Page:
Sexual Harassment is any unwelcome sexual advance, request for sexual favors, or other unwelcome conduct of a sexual nature whether verbal, non-verbal, graphic, physical or other, when conditions (1) and/or (2), below, are present:
- submission to or rejection of such conduct is made, either explicitly or implicitly, a term or condition of an individual’s employment, academic standing or participation in any HWS program and/or activity or used as the basis for decisions affecting the individual (quid pro quo harassment);
- such conduct creates a hostile environment. A hostile environment exists when the conduct is sufficiently severe, pervasive or persistent that it unreasonably interferes with, limits, or deprives an individual from participating in or benefitting from the Colleges’ education or employment programs and/or activities. The conduct must be deemed severe, pervasive or persistent under both a subjective and objective standard.
Read more about what constitutes a hostile environment in the full policy.
Sexual Assault is having or attempting to have sexual intercourse or sexual contact with another individual without Affirmative Consent.
- Sexual intercourse is any vaginal or anal penetration, however slight, with any object or by a penis, tongue, finger or other body part performed by an individual upon another individual. Sexual intercourse also includes any contact, however slight, between the mouth of one individual and the genitalia of another individual.
- Sexual contact is any intentional sexual touching however slight, of the breasts, buttocks, groin, or genitals, whether clothed or unclothed, with any object or body part performed by an individual upon another individual. Sexual contact includes making an individual touch another individual with or on the breasts, buttocks, groin or genitals.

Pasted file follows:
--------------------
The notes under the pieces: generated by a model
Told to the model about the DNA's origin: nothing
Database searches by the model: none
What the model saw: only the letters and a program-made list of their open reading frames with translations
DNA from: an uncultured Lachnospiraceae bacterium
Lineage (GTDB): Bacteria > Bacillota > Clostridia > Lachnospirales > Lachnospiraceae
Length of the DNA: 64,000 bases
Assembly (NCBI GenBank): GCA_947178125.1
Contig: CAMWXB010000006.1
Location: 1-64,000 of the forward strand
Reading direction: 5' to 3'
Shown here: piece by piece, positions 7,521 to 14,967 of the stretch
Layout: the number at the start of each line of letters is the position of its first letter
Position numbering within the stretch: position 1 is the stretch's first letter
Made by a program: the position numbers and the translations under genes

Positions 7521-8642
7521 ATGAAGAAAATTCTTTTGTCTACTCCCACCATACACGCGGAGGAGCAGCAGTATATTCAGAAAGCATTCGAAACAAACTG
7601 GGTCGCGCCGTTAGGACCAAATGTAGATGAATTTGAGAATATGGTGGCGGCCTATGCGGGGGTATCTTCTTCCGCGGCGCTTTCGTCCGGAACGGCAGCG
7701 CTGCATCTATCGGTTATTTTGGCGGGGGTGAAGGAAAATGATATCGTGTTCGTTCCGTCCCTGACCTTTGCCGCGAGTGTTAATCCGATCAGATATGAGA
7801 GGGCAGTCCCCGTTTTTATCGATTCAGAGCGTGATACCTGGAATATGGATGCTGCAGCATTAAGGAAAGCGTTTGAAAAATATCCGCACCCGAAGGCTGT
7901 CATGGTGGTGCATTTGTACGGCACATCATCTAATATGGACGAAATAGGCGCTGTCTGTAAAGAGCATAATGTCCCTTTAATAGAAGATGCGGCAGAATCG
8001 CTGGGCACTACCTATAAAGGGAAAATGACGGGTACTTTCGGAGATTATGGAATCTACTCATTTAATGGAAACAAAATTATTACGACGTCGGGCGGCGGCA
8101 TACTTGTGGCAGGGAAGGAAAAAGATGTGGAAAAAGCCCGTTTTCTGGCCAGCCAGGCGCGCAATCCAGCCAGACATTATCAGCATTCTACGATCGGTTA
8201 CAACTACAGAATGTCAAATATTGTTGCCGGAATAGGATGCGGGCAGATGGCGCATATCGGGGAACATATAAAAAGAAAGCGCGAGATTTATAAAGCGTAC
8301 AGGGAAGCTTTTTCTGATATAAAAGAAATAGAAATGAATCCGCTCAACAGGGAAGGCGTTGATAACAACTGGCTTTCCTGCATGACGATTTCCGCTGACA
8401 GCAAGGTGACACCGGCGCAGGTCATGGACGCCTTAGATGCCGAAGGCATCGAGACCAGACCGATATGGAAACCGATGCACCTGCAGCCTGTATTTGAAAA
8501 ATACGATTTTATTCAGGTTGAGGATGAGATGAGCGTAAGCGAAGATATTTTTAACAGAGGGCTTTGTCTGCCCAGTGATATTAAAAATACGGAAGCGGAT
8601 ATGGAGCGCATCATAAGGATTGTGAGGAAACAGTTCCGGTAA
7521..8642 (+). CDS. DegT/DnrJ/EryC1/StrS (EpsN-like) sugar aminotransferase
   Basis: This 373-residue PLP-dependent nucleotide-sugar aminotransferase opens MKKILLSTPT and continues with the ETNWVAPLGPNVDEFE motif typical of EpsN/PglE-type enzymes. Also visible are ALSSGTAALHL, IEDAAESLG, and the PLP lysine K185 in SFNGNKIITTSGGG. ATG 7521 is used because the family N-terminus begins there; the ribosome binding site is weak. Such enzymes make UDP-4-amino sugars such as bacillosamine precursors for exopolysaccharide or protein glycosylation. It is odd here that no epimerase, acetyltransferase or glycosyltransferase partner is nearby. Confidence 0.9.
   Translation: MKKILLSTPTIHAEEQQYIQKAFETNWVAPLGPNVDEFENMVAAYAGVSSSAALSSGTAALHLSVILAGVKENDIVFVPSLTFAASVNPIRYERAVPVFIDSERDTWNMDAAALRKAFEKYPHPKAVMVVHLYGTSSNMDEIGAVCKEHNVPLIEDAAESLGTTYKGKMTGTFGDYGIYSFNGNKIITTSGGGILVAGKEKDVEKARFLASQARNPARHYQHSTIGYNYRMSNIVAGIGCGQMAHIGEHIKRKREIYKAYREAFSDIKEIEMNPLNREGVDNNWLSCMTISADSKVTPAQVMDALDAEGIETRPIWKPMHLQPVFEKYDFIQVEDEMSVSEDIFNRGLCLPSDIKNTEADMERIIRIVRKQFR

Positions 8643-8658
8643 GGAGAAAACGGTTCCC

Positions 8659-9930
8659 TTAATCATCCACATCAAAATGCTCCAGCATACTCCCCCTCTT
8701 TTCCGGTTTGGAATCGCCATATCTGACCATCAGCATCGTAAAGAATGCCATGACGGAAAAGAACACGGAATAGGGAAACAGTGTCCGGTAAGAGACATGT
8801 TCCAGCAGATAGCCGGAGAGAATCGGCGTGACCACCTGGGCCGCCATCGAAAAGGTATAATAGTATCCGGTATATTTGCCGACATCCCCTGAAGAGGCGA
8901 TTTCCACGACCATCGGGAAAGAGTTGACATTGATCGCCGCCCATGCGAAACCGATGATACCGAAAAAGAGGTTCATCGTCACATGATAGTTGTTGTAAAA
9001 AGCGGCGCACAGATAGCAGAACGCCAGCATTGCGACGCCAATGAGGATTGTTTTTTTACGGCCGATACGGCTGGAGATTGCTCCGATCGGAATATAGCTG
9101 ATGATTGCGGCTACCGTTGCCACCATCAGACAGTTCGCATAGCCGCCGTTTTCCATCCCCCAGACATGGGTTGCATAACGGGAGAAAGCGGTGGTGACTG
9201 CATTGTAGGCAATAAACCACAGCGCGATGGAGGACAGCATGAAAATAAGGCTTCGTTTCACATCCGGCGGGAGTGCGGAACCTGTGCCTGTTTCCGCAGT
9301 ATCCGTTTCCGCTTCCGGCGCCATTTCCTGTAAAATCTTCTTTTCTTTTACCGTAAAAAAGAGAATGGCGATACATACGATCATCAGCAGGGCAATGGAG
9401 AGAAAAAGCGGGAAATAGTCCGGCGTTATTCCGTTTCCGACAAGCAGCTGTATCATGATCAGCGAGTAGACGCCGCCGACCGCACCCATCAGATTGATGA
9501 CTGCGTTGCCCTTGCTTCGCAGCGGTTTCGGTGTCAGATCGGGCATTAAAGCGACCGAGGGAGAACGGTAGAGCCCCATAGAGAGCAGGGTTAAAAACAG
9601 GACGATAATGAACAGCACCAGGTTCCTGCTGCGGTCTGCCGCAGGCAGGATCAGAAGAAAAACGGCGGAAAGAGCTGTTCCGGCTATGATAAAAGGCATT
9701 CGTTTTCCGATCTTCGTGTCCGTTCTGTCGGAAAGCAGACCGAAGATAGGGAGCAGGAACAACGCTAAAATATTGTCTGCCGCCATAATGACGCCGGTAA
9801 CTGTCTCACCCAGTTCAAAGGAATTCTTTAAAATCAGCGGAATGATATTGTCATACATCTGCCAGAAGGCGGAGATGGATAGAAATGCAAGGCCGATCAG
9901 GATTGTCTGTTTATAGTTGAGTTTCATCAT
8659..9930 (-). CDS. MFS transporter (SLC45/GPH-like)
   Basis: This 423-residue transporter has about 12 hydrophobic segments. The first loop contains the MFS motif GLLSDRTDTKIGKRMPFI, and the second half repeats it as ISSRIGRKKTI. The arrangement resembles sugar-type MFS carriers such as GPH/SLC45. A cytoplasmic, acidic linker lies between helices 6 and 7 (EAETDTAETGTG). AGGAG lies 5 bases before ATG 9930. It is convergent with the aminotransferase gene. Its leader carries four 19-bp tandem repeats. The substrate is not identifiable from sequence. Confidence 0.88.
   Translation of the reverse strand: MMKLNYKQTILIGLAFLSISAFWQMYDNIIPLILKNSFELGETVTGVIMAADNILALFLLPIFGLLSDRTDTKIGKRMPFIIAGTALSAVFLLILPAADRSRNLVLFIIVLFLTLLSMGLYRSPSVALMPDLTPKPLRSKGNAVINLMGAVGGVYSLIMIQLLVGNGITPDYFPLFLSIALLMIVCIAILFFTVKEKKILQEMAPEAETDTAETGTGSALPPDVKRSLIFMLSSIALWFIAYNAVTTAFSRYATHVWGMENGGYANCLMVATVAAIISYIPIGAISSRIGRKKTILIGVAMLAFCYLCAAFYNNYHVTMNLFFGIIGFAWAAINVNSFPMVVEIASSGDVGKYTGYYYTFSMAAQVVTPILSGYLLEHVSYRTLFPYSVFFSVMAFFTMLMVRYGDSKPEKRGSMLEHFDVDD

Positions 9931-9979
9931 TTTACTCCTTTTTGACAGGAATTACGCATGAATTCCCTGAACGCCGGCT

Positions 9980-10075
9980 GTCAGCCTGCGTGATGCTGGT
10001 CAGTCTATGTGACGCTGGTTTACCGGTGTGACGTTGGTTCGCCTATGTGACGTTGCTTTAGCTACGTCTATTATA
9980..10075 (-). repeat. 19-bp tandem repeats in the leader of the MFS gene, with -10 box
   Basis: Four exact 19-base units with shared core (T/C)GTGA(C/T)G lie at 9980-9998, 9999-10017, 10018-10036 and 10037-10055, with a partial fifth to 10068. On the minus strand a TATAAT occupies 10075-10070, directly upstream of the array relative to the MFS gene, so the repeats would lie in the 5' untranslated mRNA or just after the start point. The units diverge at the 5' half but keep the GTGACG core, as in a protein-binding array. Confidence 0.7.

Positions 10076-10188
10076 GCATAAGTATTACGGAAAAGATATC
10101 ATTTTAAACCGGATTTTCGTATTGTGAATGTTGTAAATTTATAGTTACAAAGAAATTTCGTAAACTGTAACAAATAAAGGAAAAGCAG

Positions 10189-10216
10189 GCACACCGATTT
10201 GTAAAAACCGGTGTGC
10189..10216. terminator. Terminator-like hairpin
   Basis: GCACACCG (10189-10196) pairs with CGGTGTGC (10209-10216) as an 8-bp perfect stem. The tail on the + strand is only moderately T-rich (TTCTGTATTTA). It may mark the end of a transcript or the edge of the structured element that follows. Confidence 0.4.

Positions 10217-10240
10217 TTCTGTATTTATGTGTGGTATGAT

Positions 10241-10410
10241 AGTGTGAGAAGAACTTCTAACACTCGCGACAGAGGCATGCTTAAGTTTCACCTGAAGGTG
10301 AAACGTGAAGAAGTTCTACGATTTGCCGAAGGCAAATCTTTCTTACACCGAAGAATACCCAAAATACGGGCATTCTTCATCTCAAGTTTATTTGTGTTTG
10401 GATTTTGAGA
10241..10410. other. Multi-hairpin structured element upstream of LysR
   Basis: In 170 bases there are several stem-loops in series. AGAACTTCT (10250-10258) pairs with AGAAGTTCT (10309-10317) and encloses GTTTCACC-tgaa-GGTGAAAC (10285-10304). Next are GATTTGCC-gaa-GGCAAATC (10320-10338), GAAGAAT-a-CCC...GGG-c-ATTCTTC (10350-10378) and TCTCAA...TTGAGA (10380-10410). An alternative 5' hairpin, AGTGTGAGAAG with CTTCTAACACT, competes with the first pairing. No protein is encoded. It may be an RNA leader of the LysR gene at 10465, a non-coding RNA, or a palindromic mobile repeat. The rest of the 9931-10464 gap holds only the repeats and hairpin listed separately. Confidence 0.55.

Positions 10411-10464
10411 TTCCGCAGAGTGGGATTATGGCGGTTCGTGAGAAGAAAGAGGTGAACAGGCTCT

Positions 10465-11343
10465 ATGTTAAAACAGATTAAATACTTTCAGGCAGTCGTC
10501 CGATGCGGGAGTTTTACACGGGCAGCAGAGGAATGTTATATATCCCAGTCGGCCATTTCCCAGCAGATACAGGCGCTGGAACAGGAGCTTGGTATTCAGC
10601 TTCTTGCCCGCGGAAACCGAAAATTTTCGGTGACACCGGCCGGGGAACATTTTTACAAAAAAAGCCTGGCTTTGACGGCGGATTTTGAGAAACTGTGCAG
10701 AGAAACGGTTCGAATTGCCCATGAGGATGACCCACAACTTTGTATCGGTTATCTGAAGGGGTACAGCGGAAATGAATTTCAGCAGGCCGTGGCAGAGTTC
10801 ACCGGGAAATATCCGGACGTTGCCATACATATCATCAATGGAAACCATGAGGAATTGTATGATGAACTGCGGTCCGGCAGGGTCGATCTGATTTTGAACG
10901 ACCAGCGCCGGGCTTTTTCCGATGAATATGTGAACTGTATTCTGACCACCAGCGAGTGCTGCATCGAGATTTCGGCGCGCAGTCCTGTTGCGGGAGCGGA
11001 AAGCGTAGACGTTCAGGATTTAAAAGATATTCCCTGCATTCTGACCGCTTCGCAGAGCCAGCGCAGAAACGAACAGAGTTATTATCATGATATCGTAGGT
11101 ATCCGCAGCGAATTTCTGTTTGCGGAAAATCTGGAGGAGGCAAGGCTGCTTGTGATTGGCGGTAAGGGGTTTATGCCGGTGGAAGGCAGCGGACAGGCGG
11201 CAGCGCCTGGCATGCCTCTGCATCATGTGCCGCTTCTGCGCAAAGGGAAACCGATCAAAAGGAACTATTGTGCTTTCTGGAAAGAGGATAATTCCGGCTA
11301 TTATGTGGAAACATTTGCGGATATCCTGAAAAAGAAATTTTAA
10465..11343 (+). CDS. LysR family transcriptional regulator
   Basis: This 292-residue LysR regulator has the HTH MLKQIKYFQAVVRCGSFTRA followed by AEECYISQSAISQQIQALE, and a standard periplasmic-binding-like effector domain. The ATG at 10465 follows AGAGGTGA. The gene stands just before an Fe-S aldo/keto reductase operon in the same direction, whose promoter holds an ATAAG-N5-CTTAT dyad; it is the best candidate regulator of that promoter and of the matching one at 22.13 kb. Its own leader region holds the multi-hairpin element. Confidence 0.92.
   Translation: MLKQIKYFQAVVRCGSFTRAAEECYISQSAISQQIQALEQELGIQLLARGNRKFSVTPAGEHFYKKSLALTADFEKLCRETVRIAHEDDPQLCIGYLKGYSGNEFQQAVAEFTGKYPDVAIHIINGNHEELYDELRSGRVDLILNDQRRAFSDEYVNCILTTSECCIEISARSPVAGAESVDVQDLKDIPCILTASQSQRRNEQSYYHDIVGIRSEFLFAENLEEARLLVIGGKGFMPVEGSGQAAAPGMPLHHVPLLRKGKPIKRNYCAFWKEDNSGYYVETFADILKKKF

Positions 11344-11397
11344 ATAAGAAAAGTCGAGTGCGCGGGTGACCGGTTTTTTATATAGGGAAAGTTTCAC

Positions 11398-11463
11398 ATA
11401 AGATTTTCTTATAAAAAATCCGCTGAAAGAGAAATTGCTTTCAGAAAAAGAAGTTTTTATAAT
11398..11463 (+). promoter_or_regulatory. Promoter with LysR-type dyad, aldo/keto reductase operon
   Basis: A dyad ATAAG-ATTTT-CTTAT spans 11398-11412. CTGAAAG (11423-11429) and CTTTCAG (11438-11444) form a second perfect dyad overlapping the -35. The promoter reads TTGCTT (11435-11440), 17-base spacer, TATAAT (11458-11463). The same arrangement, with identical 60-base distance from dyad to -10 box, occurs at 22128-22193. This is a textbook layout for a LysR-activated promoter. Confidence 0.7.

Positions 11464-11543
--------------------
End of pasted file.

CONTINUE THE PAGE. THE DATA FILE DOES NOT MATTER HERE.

Affirmative Consent is a knowing, voluntary and mutual decision among participants to engage in sexual activity. Consent can be given by words or actions, as long as those words or actions create clear permission regarding willingness to engage in the sexual activity. Silence or lack of resistance, in and of itself, does not demonstrate consent. The definition of consent does not vary based upon a participant’s sex, gender, sexual orientation, gender identity, or gender expression.
Affirmative Consent cannot be obtained through force, including physical force, threats, intimidation, or coercion. Threats are words or actions that would compel a reasonable person to engage in unwanted sexual activity against their will. Intimidation is an implied threat that menaces or causes reasonable fear in another individual. Coercion is the improper use of pressure to compel another individual to initiate or continue sexual activity against that individual’s will. When a person makes clear a decision not to participate in a particular form of Sexual Contact or Sexual Intercourse, a decision to stop, or a decision not to go beyond a certain sexual interaction, continued pressure can be coercive. In evaluating whether coercion existed, the Colleges will consider: (i) the frequency of the application of the pressure, (ii) the intensity of the pressure, (iii) the degree of isolation of the person being pressured, and (iv) the duration of the pressure.